Home
Verdict: 
Tasty protein bar designed to help muscle recovery after training or racing
Weight: 
42g
Contact: 
PowerBar Natural Protein bar
8 10

Among the ever-growing number of sports nutrition brands, PowerBar is one of the originals, with a wide range of bars, gels, drinks and other products – including this Natural Protein bar. It's tasty, healthy and designed to help muscles recover after exercise.

The PowerBar Natural Protein Bar's main ingredients include soya beans, peanuts, almonds and peas, which are all sources of protein. Most sports scientists agree that you need protein to help muscles recover after exercise. In a cycling context, this means if your muscles recover well after training or racing, then you're stronger or faster, or just more comfortable, the next time you ride your bike.

Buy PowerBar Natural Protein bar
Find a PowerBar dealer

Unlike PowerBar's other protein bars (and protein bars from many other brands), the Natural Protein Bar does not contain milk or any animal products, and therefore is good for vegans.

The Natural Protein Bar comes in two flavours: salty peanut crunch, where other ingredients include pumpkin seeds and vanilla extract; and blueberry nuts, where other ingredients include cranberries and – you guessed it – blueberries.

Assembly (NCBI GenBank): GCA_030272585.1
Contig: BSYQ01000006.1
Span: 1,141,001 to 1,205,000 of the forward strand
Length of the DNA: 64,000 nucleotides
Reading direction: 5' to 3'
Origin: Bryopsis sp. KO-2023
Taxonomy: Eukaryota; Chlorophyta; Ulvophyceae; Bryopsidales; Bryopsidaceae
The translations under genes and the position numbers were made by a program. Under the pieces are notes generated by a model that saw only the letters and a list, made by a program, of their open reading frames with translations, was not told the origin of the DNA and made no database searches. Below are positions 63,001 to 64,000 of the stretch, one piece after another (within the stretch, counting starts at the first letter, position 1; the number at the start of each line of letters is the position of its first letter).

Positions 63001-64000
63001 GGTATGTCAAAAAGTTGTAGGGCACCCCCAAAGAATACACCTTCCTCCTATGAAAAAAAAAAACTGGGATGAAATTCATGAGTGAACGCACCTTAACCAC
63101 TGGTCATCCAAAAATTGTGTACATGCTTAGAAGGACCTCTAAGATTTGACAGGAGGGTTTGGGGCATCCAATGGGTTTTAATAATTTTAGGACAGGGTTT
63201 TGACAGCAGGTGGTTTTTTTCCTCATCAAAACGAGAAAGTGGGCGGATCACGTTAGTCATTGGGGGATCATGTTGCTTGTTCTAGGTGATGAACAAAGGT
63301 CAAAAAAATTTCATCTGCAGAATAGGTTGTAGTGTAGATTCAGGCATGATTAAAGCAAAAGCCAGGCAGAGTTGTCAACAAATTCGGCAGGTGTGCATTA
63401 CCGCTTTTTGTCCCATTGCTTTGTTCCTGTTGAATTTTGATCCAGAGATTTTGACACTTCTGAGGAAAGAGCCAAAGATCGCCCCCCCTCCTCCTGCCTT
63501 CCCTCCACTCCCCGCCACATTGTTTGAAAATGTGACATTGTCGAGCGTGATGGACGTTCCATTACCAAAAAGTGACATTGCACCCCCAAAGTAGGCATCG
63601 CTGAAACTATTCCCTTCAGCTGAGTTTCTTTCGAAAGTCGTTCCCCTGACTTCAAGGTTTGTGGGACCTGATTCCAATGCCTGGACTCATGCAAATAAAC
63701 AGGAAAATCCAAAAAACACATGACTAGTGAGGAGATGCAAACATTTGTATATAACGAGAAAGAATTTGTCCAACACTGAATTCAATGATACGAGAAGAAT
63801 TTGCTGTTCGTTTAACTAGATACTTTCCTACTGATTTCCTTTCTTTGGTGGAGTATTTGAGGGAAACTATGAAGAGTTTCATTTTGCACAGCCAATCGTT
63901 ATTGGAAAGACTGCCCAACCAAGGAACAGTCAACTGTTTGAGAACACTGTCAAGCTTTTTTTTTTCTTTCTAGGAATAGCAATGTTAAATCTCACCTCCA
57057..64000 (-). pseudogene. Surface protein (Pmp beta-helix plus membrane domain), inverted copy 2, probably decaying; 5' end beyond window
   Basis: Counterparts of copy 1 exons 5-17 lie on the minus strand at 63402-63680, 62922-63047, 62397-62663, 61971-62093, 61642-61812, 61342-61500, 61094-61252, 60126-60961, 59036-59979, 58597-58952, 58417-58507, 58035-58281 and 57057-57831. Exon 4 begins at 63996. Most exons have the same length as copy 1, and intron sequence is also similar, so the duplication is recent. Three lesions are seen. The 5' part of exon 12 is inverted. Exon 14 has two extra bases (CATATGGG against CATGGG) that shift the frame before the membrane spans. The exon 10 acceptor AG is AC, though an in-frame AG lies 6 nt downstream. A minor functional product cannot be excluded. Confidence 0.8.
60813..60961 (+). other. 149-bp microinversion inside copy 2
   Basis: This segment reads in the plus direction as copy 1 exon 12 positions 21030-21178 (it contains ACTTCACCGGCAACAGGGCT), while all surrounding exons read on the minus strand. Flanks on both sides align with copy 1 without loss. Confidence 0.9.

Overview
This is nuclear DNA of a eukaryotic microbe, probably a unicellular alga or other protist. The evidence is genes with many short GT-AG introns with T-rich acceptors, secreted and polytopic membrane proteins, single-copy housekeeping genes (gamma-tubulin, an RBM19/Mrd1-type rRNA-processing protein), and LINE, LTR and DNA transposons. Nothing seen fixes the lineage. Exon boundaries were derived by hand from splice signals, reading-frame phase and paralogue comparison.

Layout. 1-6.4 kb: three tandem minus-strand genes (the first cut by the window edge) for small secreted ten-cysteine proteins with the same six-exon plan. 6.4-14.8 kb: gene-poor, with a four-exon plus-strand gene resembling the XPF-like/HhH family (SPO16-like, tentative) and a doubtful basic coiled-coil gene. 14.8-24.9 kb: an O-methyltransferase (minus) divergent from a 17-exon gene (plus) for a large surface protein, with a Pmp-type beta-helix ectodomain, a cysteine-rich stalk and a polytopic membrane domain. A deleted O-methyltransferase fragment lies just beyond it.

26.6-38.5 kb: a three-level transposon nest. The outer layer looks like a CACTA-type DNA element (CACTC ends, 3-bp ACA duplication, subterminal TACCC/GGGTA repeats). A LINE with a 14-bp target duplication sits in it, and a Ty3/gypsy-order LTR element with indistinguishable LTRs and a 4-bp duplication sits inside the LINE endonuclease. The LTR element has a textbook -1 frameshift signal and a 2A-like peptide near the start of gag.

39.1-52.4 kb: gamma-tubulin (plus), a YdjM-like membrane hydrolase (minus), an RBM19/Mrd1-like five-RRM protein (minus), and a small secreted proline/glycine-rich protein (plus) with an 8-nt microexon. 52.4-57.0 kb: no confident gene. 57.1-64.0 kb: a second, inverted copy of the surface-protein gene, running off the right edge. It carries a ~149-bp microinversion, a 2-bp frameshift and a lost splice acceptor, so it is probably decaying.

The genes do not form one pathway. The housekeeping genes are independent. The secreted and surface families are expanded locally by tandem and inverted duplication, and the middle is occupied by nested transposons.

A 40g peanut crunch bar gives you 12g of protein, along with 12g of carb and 9g of fat. The blueberry bar has the same amount of protein, with more fat and less carb.

In texture the bar is like a normal cereal bar; slightly crunchy, but not too hard. Certainly no danger of breaking a tooth as you tuck in. As the names imply, salty peanut bar tastes more savoury, whereas the blueberry bar is a bit sweeter, although the flavour isn't overpowering (which is a good thing) and the bar isn't over-sweet or sticky. Both flavours taste very good indeed and go well with a cup of tea after a hard ride or turbo session, and on that basis they're recommended.

On cost, a single Natural Protein Bar's official retain price is £1.50. Compared against similar - but not vegan - bars from other brands this is fair, although not an absolute bargain. For example, High5 protein bars (50g) official RRP £1.70, ZipVit protein bars (65g) around £1.75. However, most bars are discounted if you buy in bulk, and you can buy a box of 24 Natural Protein Bars for around £30, and even as low as £23, at the usual on-line stores.

As with all nutrition products, you should try a bar or two when you're not training hard, and not the day before a big ride, just to make sure the ingredients agree with you personally and have no ill effects on the stomach. Then, if you like the PowerBar Natural Protein Bar, stick with it. If you don't, then try something else.

Verdict

Tasty protein bar designed to help muscle recovery after training or racing

road.cc test report

Make and model: Powerbar Natural Protein

Size tested: 40g, Salty Peanut Crunch